As much as I adore Ellen DeGeneres, I must admit she fell short as judge for American Idol Season 10. Ancient news, I know, but it always kept me wondering why she lacked the confidence she daily exudes when dancing to the music she clearly loves, on her tv show.
The easy answer will be that she couldn’t handle hurting the contestants’ feelings (after all, she’s not as well equipped for that as Simon Cowell is), but I think there is more to it. I believe she was never able to shake off her mind the thought of “who am I to judge them”, a vibe that everyone else could perceive.
Yes, she might not have any credentials when it comes to music and singing, but unlike the rest of that panel of experts, she represented the people who truly enjoy -and buy- music. Shouldn’t that have been valuable enough? Her raw passion for music and her insight as avid consumer?
Now, let’s put show-biz stuff aside. I am not saying that knowledge and skills should be underestimated when it comes to being qualified -or not- for a job. My point here is this: how often do we undermine the value that something as subjective as passion can add to what we do?
Take a moment and try to think about who you are, while completely ignoring what you know (as a result of your education) and what you have done (in terms of professional training and job experience). What kind of resume would you come up with? What jobs and companies would you apply for? How much money would you ask for?
In doing this exercise, it may be useful to think of education and experience as crutches that we usually rely on when looking for a job. Get rid of them. If you find yourself being clueless, go to your social media profiles and look at them as if they belong to a stranger. Describe the person behind those posts, and try to “undress” him/her of anything that may seem fake or imposed. Find yourself in there and write it all down.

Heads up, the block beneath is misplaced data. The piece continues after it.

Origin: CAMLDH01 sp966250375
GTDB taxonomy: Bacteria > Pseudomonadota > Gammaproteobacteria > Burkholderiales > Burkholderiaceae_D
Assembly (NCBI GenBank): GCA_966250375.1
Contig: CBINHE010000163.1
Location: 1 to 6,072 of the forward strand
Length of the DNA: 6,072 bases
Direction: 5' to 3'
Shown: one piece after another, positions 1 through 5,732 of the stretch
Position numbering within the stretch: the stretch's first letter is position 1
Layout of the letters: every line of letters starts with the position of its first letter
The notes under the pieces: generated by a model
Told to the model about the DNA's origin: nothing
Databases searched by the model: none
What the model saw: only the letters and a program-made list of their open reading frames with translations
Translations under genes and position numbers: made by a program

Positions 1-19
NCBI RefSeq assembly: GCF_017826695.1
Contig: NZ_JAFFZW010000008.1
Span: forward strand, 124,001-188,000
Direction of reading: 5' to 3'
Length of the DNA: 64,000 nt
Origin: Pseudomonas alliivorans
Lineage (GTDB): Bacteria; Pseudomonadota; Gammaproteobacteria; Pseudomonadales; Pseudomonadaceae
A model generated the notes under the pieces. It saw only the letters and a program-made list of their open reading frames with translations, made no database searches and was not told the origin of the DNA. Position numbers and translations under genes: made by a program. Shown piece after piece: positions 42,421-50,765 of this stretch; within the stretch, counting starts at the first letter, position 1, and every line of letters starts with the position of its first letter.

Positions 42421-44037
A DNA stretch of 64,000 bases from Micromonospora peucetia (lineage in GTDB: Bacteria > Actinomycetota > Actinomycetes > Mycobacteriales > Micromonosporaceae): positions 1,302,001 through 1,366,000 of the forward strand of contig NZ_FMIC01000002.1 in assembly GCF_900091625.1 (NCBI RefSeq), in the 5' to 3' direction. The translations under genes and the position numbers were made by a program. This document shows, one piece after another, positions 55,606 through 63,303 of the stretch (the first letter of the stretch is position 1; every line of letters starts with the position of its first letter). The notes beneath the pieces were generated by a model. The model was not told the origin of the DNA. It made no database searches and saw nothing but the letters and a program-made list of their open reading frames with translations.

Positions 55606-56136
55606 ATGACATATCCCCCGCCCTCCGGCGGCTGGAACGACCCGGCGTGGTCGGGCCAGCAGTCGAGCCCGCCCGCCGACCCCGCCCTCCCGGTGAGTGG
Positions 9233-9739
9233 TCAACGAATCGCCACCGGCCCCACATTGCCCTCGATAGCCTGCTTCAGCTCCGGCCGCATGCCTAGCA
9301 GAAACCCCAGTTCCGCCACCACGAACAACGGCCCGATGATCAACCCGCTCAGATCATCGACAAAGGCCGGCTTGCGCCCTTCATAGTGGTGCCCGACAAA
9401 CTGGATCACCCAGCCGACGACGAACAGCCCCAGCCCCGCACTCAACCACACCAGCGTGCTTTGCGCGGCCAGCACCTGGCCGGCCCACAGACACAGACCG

There are concepts and values that define who we are, and I honestly believe we should carefully list and analyze those before taking a defining step towards our professional career, if we want it to reflect our identity.
Who we are is a lifelong project that channels itself through actions: What do we do with our time? Who do we share it with? How do we see the world and contribute to make it better? Those answers will lead you to the right question: How can we turn that into a job that also happens to be a profitable one?
The outstanding growth of freelancing within the US workforce points out at the fact that more and more people are confronting themselves with that question, one which they cannot find a satisfying answer for by working for traditional companies -big or small-, where they fear they could lose track of themselves and who they really are, or want to be.
According to the study Freelancing in America 2017, ten years from now the majority of the US workforce will be freelancers. Now, don’t get me wrong, freelancing has nothing to do with a naïve pursuit of freedom, but instead a courageous venture which aims to turn self-expression into a real business through:
1. Passion & Hunger: identify the fire within, and put it to work.
2. Self-Awareness: acknowledge the talents and resources you possess and the ones you need to acquire in order to succeed.
3. Emotional Intelligence: self-confidence, resilience and patience. Got those checked?
4. Social Intelligence: otherwise, how are you going to get clients? Work on your people skills.
5. Competitiveness: what are you bringing to the table and how are you planning to make it shine?
Freelancing in America 2017 also shows that freelancers are more aware of the transformation of the job market in the digital economy era -due to automation-, which is probably why they are also more inclined to constant learning.
Freelancers think of knowledge, experience and skills as tools that can enhance their uniqueness and make them stand out, and not just a handful of certificates or positions to beef up their resumes.
So, do you have what it takes to join the biggest trend of the fourth industrial revolution? If you want to be a part of the freelancing movement, I suggest you start defining who you are.
Passion might not be enough, but it will give you the will and endurance you’ll need. Trust me, the how will follow the who.
PS1: if you are seriously embarking in the process of self-discovery, try following @VishenLakhiani at MindValley.Com/Extraordinary I personally find their webinars and overall content very inspiring and enlightening (many of them are completely free).
PS2: dig deeper into the facts of the freelancing market and its challenges by reading this article from Upwork CEO @StephaneKasriel